Who is actually on trial in The Crucible?

Main Ideas Who is actually on trial in The Crucible?

In The Crucible, Miller puts the Puritan church and theocracy on trial for hypocrisy and abuse of power. While our Constitution maintains separation of church and state, the America of the seventeenth century was a theocracy, where the church dictated both moral and civil codes of conduct. Religion was a powerful ethical force both in and out of the courtroom, and characters in the play invoke it for personal gain. Elizabeth portrays Abigail as Moses in court because “where she walks the crowd will part like the sea for Israel,” indicating both Abigail’s power as well as the presence of religion in the courtroom. Hale cites God to encourage confession when he tells Tituba that she is “God’s instrument put in our hands to discover the Devil’s agents among us.” By exalting Tituba as a chosen vessel, Hale also imagines himself as the minister God chose to receive her confession and purify Salem. When God can be invoked as the ultimate judiciary, there can be no system of checks and balances, and corruption in the name of religion can run free.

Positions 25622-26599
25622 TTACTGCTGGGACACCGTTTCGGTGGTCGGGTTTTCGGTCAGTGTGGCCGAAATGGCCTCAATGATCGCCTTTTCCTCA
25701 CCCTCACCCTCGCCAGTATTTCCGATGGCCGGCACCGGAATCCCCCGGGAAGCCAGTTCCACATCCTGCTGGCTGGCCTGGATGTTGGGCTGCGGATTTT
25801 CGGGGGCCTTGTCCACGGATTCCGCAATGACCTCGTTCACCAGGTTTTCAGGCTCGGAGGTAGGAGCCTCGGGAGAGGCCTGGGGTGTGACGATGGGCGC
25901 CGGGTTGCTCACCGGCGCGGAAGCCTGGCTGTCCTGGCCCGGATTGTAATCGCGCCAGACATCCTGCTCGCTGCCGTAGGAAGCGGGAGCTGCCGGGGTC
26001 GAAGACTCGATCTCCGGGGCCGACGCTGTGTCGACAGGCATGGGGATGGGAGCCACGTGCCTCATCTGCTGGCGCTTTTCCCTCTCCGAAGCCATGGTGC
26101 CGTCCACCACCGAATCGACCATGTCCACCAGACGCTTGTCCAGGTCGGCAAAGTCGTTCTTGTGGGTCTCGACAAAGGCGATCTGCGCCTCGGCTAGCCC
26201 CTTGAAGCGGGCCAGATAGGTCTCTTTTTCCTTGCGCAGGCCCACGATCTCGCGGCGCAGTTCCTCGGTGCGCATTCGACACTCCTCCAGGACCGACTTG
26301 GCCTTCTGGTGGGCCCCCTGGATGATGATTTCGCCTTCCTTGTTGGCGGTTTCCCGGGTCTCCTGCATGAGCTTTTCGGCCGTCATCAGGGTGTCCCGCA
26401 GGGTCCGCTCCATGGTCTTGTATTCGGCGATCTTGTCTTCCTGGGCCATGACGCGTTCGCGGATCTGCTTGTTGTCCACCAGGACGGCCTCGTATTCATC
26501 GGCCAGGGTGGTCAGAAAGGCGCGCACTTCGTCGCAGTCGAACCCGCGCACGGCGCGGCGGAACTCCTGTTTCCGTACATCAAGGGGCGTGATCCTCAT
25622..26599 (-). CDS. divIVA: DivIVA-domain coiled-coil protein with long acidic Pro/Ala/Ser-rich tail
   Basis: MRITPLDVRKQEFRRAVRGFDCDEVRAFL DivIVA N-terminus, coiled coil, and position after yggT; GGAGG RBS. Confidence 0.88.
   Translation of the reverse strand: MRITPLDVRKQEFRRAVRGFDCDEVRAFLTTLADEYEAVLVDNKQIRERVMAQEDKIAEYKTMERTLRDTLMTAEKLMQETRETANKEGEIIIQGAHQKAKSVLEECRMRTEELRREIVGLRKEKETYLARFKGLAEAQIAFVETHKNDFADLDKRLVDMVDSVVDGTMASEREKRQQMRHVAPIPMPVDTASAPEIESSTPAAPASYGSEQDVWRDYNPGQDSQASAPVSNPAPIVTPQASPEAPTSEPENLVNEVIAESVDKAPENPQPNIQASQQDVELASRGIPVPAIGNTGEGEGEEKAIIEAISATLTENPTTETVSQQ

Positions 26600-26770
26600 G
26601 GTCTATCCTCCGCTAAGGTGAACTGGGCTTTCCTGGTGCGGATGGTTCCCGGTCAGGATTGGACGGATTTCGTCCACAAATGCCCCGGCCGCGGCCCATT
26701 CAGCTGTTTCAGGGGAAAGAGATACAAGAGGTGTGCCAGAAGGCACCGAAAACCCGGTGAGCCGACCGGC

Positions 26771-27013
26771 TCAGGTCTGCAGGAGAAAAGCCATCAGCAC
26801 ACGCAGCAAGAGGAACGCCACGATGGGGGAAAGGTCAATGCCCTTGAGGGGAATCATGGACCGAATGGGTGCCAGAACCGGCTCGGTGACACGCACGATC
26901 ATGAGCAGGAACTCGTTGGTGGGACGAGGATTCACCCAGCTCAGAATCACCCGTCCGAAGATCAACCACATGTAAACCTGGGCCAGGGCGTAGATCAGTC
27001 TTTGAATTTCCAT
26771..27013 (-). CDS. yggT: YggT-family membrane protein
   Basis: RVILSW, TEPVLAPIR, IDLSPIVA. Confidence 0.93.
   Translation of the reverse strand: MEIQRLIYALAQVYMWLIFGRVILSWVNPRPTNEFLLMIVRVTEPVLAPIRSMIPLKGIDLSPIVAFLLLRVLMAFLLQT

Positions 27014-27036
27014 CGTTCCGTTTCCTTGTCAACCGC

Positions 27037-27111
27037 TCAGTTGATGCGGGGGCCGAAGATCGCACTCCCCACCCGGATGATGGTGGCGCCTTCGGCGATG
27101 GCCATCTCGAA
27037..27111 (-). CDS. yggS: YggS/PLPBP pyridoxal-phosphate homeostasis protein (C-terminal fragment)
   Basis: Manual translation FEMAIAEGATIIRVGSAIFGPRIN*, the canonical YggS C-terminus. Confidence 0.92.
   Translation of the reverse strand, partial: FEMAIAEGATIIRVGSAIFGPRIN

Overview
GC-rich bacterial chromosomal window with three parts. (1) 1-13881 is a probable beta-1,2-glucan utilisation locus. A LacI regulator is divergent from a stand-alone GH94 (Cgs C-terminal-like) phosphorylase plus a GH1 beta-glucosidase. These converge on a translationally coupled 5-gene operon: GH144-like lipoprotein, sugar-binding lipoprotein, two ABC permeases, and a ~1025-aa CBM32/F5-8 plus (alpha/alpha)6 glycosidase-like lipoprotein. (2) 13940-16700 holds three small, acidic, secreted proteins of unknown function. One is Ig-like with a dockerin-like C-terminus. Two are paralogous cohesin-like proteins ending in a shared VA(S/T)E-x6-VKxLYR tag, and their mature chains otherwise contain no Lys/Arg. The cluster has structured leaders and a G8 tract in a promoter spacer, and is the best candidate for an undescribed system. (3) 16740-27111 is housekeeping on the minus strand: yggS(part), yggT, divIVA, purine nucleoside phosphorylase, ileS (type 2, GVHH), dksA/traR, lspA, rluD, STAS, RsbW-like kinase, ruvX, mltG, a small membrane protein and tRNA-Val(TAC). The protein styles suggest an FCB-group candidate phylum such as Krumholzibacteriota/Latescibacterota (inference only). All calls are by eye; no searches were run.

During the witch trials, the Salemites choose easy targets, and the accusations begin with The Crucible’s most vulnerable characters, underscoring the classism and racism of the times. Tituba, who, as a slave, has no power, is the first character to confess to witchcraft. She in turn accuses Sarah Good and Sarah Osburn, who are interchangeably described as homeless drunks, after Putnam offers their names. Parris explains that the town more easily accepts accusations against unseemly characters like “Isaac Ward that drank his family to ruin,” so the accusations overwhelmingly target the indefensible and are easily manipulated to punish the immoral. Initially the poor and powerless characters are on trial essentially for their life circumstances, rather than any particular crime. As the witch hunt escalates, even the play’s protagonists are assumed guilty despite their high moral and social standing. The play suggests that when we make baseless accusations against our most vulnerable citizens, we are in danger of extrapolating the injustice to all members of society. In this way, a society based on class and race differences is on trial in the play.